Jul 25, 2014

Attributing the increase in Northern Hemisphere hot summers since the late 20th  century

by
Kamae, Youichi, Shiogama, Hideo, Watanabe, Masahiro, Kimoto, Masahide
,
Geophysical Research Letters
  • States that anomalously high summertime temperatures have occurred with increasing frequency since the late 20th century
  • States it is not clear why hot summers are becoming more frequent despite the recent slowdown in the rise in global surface air temperature
  • Examines factors affecting the historical variation in the frequency of hot summers over the Northern Hemisphere (NH)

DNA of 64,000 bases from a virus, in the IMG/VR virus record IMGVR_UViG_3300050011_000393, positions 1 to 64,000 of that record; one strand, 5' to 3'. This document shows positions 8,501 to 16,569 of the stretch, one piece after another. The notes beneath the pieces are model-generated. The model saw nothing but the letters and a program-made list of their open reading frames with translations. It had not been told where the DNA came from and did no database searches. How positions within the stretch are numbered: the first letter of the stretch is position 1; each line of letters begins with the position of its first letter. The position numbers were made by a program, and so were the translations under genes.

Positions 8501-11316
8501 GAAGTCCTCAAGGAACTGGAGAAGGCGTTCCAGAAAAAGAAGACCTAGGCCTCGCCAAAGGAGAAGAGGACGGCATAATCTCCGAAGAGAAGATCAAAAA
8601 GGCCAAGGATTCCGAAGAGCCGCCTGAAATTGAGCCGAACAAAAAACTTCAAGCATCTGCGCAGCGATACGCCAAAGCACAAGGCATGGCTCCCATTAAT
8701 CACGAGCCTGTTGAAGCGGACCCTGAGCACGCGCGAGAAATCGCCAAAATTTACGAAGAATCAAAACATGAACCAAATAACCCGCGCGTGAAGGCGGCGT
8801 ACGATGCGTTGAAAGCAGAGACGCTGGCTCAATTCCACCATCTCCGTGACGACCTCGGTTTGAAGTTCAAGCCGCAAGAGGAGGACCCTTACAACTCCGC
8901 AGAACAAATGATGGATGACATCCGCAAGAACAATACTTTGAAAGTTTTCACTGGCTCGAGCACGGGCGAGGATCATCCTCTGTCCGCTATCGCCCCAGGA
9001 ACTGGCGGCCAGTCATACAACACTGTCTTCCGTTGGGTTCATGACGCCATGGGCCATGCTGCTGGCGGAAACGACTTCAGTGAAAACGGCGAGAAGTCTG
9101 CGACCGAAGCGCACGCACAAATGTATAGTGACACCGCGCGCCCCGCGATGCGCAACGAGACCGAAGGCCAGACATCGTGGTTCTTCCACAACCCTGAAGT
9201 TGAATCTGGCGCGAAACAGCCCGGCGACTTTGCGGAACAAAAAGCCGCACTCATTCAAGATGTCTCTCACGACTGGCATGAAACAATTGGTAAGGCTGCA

• Conducts three sets of ensemble simulations with an atmospheric general circulation model
  • Finds that decadal variabilities in the Pacific and Atlantic Oceans accounted for 43 ± 27% of the recent increase over the NH middle latitudes
  • Finds that the direct influence of anthropogenic forcing also contributes to increasing the frequency of hot summers since the late 20th century
  • Results suggest that the heat extremes can become more frequent in the coming decade even with the persistent slowdown in the global-mean surface warming